- It has become an essential vector in the energy transition facing urban freight distribution.
- For its deployment it is still necessary to overcome current barriers to hydrogen vehicles such as high cost (with significant potential for reduction), reduced availability and certain technical difficulties.
- What is the business model being proposed and what is needed to make it a reality in DUM?
- Special vehicles powered by hydrogen through new development or adaptation?
- eFarm project, European success story in the creation of a hydrogen ecosystem.
In the Logistop Webinar “Green hydrogen ecosystems in Urban Goods Distribution” different possibilities have been discussed, which will facilitate logistics to play an active, dynamic and transforming role for the whole economy to reach the paradigm of zero emissions in the medium-long term.
To this end, we have counted on the participation of Daniel Latorre, leader of the Urban Logistics working group of Logistop and development director at Citylogin Iberia, Juan Carlos de Pablo, leader of the decarbonisation working group of Logistop, shareholder in Ecoinversol and Innovation Manager at FM Logistic, Juan Vera, promoter of renewable hydrogen projects at Ecoinversol, David Sánchez, director at Avia Ingeniería, Momme Feddersen, H2 Project Manager at GP JOULE Think, as well as the presentation and moderation of Tomás de la Vega, Managing Director at Logistop.
Overview of green hydrogen in urban goods distribution
Daniel Latorre introduces the current situation of urban goods distribution and why hydrogen is a vector that can help us to respond to existing situations in cities, as well as in those municipalities that are increasing their distribution capacities. In 2030, practically all large cities and many municipalities will have implemented some kind of restrictions that will generate complications in distribution.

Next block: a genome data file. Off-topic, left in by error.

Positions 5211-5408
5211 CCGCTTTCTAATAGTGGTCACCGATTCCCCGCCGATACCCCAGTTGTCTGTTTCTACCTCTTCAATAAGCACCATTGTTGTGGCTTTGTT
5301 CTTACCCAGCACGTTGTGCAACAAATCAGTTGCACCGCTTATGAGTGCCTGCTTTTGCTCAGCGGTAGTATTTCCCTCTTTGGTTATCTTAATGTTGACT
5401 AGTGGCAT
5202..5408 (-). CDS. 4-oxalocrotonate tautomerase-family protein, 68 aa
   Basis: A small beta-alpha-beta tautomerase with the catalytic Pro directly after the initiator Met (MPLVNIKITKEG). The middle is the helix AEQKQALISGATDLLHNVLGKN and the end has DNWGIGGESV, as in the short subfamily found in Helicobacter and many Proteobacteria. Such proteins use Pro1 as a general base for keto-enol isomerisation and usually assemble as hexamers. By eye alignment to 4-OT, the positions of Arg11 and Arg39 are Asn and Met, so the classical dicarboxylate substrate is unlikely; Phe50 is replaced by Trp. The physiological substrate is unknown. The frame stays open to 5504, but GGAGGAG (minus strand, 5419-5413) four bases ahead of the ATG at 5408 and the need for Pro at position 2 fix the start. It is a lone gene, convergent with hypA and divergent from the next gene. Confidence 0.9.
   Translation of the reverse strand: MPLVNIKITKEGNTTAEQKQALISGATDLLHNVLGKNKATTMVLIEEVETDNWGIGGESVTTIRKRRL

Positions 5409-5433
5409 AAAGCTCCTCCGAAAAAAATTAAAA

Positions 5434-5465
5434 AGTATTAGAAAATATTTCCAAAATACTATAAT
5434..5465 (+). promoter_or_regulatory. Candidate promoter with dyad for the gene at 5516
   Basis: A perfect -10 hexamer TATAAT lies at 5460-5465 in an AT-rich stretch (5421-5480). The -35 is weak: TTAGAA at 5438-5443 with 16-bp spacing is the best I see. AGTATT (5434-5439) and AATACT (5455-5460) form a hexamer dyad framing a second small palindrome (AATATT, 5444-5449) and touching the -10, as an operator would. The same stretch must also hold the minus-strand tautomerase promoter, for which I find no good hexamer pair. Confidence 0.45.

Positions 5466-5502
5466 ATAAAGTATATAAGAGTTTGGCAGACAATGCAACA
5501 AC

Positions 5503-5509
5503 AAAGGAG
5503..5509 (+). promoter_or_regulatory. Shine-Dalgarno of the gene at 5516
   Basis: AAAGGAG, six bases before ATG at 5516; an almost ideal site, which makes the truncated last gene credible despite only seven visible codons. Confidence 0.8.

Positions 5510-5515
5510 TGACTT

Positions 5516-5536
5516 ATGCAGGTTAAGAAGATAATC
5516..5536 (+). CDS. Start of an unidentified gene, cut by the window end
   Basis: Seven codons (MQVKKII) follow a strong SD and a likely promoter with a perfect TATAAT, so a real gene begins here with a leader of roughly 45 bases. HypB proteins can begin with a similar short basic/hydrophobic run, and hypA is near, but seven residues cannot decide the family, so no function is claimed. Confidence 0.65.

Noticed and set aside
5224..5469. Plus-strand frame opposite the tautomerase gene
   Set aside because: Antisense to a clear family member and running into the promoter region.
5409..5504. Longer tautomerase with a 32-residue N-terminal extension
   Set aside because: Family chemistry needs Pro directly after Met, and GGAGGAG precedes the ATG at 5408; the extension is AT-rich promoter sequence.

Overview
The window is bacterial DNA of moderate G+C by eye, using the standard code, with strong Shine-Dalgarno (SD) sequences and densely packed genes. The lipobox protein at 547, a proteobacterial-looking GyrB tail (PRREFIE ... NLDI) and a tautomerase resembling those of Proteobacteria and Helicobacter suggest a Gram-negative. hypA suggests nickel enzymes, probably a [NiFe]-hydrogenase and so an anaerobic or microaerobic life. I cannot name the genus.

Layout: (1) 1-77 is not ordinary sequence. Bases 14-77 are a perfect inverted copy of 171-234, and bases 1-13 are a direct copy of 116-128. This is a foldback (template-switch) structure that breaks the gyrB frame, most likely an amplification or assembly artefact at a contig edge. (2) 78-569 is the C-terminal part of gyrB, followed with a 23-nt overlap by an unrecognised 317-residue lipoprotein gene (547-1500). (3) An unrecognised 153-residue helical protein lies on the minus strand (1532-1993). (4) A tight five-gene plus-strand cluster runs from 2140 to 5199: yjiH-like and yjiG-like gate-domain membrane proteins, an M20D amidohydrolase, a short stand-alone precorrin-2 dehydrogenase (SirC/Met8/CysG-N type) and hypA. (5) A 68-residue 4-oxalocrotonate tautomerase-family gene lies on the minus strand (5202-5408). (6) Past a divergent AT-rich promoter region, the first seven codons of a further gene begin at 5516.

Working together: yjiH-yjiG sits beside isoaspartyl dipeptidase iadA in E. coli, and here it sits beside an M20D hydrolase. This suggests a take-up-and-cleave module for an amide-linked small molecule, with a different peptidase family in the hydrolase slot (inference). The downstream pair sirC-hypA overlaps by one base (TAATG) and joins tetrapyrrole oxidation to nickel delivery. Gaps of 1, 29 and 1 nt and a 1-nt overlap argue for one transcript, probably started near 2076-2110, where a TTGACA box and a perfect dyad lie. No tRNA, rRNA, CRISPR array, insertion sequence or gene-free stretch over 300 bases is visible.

In this sense, hydrogen becomes a key vector that will allow us to respond to the problems we face, allowing us to separate the distribution centre from the urban centre itself, given that it will allow us to increase the autonomy of the vehicles.
However, when it comes to incorporating this type of vehicle, we face a series of barriers, the main ones being its high cost, the number of available vehicles of this type, as well as a series of technical difficulties to put it into operation. These barriers can be overcome.
“Hydrogen could be the vector that allows us to respond to the need to reduce polluting emissions and to the problem derived from the autonomy of distribution vehicles”
Daniel Latorre, leader of the Urban Logistics working group of Logistop and Director of Development at Citylogin Iberia
For his part, Juan Carlos de Pablo highlighted the essential role it will play, and is already playing, in the energy transition of the urban distribution of goods because it allows projects to be articulated without greenhouse gas emissions or local pollutants. In addition, it complements battery electric vehicle solutions and facilitates intensive and simple DUM operation with a large potential for cost reduction. Another factor to consider is the availability of a number of existing financing opportunities.
Juan Carlos also gave us a perspective from industry analysts, who estimate that in the medium to long term, diesel vehicles in goods transport will play an almost residual role; natural gas vehicles are already available to a greater degree than hydrogen and battery vehicles, and, as a transitional solution, their use will grow initially to decline and give way to the growth of hydrogen and battery vehicles. It should be borne in mind, as Juan Carlos points out, that these analyses are prior to the current crisis situation in natural gas.
“Despite a number of unknowns such as how and when it will be deployed, hydrogen must be considered as an essential vector in the energy transition of urban goods distribution. Hydrogen vehicles are already a reality, although their availability is still limited”
Juan Carlos de Pablo, leader of decarbonisation working group of Logistop, shareholder in Ecoinversol and Innovation Manager at FM Logistic
Initial project model for local hydrogen uses